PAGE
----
A: Did you say “How did I land on this approach?” Sun Ra always maintained that he came from Saturn. This put a lot of people off. Maybe that was the idea. I wanted to honor Sun Ra’s own statements and tell his life as he might want his life to be told. But I also wanted child readers to know that what I was telling was real. So I appealed to a child’s sense of pragmatism by saying that we know no one comes from Saturn, but I also wanted to emphasize that Sun Ra was one of the great imaginative creators who lived in the last century. Not everyone becomes a great imaginative creator who is born on this planet so is it so odd that Sun Ra believed that he was from another world? I hope any young reader of this book will ponder this a bit, and then listen to the music.
This book would make a wonderful addition to any classroom library or home bookshelf. Candlewick has graciously offered to gift one lucky reader a copy of the book. Post a comment in the section below before 11:59pm on February 5, 2015 for a chance to win. Check this post after February 6 for the announcement of the winner.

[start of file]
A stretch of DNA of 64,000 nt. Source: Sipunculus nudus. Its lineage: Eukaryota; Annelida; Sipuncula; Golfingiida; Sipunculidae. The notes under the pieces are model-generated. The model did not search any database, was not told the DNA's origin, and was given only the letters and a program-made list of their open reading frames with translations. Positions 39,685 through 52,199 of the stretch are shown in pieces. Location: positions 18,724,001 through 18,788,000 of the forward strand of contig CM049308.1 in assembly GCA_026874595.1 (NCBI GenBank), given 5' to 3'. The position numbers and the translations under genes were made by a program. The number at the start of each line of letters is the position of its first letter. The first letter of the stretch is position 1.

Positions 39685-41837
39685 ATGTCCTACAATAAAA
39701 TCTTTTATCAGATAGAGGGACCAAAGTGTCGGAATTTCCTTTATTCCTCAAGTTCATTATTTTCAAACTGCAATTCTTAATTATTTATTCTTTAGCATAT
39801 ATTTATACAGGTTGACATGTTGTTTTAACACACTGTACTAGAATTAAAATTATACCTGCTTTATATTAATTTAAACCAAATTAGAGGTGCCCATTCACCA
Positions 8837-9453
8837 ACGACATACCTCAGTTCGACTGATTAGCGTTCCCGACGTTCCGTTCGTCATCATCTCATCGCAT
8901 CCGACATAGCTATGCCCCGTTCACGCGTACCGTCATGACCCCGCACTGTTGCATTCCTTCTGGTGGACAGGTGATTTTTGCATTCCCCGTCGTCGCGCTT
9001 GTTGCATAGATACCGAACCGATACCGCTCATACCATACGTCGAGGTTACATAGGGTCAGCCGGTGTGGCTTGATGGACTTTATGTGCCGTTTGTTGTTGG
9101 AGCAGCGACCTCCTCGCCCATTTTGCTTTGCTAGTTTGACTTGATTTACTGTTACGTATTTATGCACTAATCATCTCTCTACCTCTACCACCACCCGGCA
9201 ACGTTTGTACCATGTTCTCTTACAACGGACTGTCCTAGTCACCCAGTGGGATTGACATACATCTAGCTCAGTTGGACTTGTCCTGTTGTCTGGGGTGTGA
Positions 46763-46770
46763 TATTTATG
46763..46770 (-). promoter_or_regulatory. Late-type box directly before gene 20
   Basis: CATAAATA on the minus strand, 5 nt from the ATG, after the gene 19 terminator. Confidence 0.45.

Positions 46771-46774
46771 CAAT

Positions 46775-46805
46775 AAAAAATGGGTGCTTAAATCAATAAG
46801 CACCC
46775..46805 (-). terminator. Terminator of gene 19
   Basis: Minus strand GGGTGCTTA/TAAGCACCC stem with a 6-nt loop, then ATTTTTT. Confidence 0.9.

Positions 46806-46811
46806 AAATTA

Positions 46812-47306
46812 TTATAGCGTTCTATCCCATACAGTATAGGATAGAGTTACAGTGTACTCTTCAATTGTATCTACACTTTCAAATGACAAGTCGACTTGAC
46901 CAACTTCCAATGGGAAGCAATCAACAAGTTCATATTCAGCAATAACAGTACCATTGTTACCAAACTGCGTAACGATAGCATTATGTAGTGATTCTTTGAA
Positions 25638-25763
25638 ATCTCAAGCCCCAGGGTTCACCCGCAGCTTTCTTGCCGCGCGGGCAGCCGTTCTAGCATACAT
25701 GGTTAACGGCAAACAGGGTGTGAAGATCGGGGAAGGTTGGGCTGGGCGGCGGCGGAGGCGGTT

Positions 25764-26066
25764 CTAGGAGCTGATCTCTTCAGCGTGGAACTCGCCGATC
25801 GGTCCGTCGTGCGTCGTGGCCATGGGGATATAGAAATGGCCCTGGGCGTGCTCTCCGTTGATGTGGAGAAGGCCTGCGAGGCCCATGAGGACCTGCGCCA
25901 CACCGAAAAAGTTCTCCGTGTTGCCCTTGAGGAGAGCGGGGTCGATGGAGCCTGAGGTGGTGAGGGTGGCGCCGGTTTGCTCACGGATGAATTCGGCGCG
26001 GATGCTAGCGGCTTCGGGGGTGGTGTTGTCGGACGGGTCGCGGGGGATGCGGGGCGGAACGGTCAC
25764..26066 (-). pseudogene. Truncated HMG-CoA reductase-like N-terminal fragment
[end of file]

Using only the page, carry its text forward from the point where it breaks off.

Thank you all for your lovely comments. I was so happy to read that so many people appreciated the post, but even more happy to read that so many are already fans of Chris Raschka and/or Sun Ra. I am delighted to have found both.
I am happy to announce the winner of the book is Jeff, the very first person to comment. Jeff, please contact me at annagcockerilleliteracy[at]gmail.com to arrange for shipping. Congrats!
Anna is a staff developer, literacy coach, and writer, based in New York City. She taught internationally in places such as Sydney, Australia; San Pedro Sula, Honduras, and Auckland, New Zealand in addition to New York before becoming a staff developer for the Teachers College Reading and Writing Project at Columbia University (TCRWP). She has been an adjunct instructor in the Literacy Specialist Program at Teachers College, and teaches at TCRWP where she helps participants bring strong literacy instruction into their classrooms. Anna recently co-wrote Bringing History to Life with Lucy Calkins, part of the 2013 series Units of Study in Opinion, Information, and Narrative Writing (Heinemann). She has been a researcher for Lucy Calkins, contributing especially to Pathways to the Common Core (Heinemann, 2012) and Navigating Nonfiction (Heinemann, 2010).